Bankole: Michelle Obama shows triumph is not impossible
No one is born a failure. No one is born extraordinary. We are each endowed with gifts and hidden talents waiting to be fully discovered and applied.
Our greatness in life depends on our ability to withstand adversity and to rise above the limitations placed upon us sometimes by structures and forces designed to do just that.
In essence, we are each a success story waiting to happen. We are a book waiting to be written someday with unforgettable lessons for succeeding generations.
That is the message conveyed in former first lady Michelle Obama’s book “Becoming” about her own life growing up and eight years spent at the White House, which has captured the attention of the nation in a powerful way. Obama will be discussing her book Tuesday at Little Caesars Arena.
The book written like the manifesto of a woman who has become a symbol of inspiration for little girls around the world, is also a therapy for a nation like ours currently mired in bitter divisions and political recriminations.
As a result, Michelle Obama, who was born Michelle LaVaughn Robinson Jan. 17, 1964, has become a cynosure of originality for readers to explore her insight into how she overcame an America that never imagined her living in the White House. It is a didactic work about how she acted with courage in defiance of a system that rarely offered a meaningful future for black girls born during an era of segregation.
A startling revelation in the book, Obama writes, was when a college counselor at the start of her senior year at Whitney M. Young High School in Chicago told her she wasn’t fit to attend Princeton University.
“I’m not sure that you’re Princeton material,” Obama recalled of the exchange. She defiantly applied to the Ivy League school because, as she noted, “I wasn’t going to let one person’s opinion dislodge everything I thought I knew about myself.”
After she got an acceptance letter in the mail from Princeton, Obama wrote, “I never did stop in on the college counselor to tell her she’d been wrong, that I was Princeton material after all. It would have done nothing for either of us. And in the end, I hadn’t needed to show her anything. I was only showing myself.”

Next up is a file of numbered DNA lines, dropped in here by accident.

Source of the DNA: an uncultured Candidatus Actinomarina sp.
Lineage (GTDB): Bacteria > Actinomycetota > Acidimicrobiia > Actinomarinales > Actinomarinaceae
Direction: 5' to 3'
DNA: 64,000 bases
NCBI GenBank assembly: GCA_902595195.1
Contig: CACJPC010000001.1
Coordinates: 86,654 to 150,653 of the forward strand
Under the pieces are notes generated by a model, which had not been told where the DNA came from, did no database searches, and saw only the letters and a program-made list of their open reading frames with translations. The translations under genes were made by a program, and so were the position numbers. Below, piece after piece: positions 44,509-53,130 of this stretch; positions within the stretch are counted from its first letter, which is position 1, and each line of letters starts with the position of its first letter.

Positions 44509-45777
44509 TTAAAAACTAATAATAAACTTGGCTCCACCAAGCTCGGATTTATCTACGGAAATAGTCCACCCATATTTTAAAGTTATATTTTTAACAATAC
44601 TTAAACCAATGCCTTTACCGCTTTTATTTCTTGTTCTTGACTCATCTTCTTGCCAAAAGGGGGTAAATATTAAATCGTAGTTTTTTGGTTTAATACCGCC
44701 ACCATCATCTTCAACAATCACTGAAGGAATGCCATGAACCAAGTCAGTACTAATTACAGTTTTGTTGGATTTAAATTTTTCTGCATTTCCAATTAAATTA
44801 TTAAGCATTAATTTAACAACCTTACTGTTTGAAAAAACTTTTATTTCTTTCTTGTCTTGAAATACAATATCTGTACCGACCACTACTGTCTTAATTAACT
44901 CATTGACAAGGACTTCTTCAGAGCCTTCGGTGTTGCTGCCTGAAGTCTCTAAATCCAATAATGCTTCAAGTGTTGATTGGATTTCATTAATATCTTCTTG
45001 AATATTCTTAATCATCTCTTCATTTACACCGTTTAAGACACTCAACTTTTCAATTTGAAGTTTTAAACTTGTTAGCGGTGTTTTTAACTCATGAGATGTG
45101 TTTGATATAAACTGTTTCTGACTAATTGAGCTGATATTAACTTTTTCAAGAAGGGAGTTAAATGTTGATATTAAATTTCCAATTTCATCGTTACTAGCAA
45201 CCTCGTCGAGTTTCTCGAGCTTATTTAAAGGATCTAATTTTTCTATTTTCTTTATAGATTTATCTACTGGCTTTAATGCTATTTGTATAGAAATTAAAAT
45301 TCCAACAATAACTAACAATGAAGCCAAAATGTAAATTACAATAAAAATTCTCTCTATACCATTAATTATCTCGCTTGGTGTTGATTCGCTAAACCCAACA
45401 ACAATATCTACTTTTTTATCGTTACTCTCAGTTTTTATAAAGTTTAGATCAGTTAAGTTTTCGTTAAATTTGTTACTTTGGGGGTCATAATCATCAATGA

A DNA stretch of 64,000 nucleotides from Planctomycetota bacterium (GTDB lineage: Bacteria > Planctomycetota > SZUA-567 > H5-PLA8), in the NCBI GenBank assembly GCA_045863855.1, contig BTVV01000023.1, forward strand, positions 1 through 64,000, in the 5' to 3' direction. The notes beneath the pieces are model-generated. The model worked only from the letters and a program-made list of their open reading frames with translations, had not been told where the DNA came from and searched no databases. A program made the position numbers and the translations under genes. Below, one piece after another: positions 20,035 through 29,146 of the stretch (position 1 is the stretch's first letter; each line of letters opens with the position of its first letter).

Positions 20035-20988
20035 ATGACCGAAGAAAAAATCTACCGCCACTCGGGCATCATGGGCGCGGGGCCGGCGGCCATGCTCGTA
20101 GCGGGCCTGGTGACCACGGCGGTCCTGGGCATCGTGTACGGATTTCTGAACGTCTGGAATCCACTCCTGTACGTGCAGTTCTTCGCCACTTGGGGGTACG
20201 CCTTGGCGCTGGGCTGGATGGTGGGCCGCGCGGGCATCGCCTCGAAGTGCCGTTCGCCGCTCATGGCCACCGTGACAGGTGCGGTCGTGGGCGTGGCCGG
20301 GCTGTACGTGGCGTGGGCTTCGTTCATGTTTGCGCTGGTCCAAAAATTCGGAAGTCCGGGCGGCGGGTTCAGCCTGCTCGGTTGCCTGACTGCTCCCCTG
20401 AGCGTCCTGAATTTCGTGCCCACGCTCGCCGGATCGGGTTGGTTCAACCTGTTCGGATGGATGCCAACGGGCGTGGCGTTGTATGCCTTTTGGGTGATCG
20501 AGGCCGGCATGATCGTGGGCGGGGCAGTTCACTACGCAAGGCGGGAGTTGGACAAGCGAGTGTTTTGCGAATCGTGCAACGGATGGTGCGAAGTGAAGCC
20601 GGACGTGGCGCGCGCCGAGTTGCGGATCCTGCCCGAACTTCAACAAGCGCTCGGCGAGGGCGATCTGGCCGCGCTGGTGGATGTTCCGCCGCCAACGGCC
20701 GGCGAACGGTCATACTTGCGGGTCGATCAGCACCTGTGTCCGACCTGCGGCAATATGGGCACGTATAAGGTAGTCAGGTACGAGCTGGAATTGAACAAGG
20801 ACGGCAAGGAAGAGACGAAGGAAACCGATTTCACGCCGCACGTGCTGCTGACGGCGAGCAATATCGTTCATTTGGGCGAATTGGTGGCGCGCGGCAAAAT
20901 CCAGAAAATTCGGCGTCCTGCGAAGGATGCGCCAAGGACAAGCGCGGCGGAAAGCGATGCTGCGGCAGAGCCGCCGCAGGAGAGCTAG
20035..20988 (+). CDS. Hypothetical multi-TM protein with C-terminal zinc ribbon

At Princeton, she held her own in a classroom dominated by male students. Obama wasn’t going to let them dictate the conversations because she didn’t come to New Jersey to take a back seat.
“Hearing them, I realized that they weren’t at all smarter than the rest of us. They were simply emboldened, floating on an ancient tide of superiority, buoyed by the fact that history had never told them anything different,” Obama writes poetically in the book.
Obama’s journey to Princeton which set her on a trajectory to global stardom was possible because she mustered the courage and resolve to not give up. Had she listened to the college counselor’s psychologically damaging advice and decided otherwise, she probably would not have been where she is today.
For kids today, the lesson is to believe in themselves and not allow anyone to put a limit on their potential.
Frankly, the book is the embodiment of a remarkable and improbable journey, punctuated at every turn with fascinating events that lay out the blueprint for greatness.
But the book also speaks to the collective generosity and ingenuity of this nation. That no matter your circumstance or background in life, there are individuals — white and black — who would be willing to invest in your vision for a better future.
For example, in 2008, when Barack Obama won the election to become the 44th president of the United States and the first African-American commander-in-chief, the electoral coalition that ushered him into the pantheon of history, was made up of people of all ethnicities.
“If there was a presumed grace assigned to my white predecessors, I knew it was not likely to be the same for me. My grace would need to be earned. I stood at the foot of the mountain, knowing I’d need to climb my way into favor,” Michelle Obama wrote about the White House experience.
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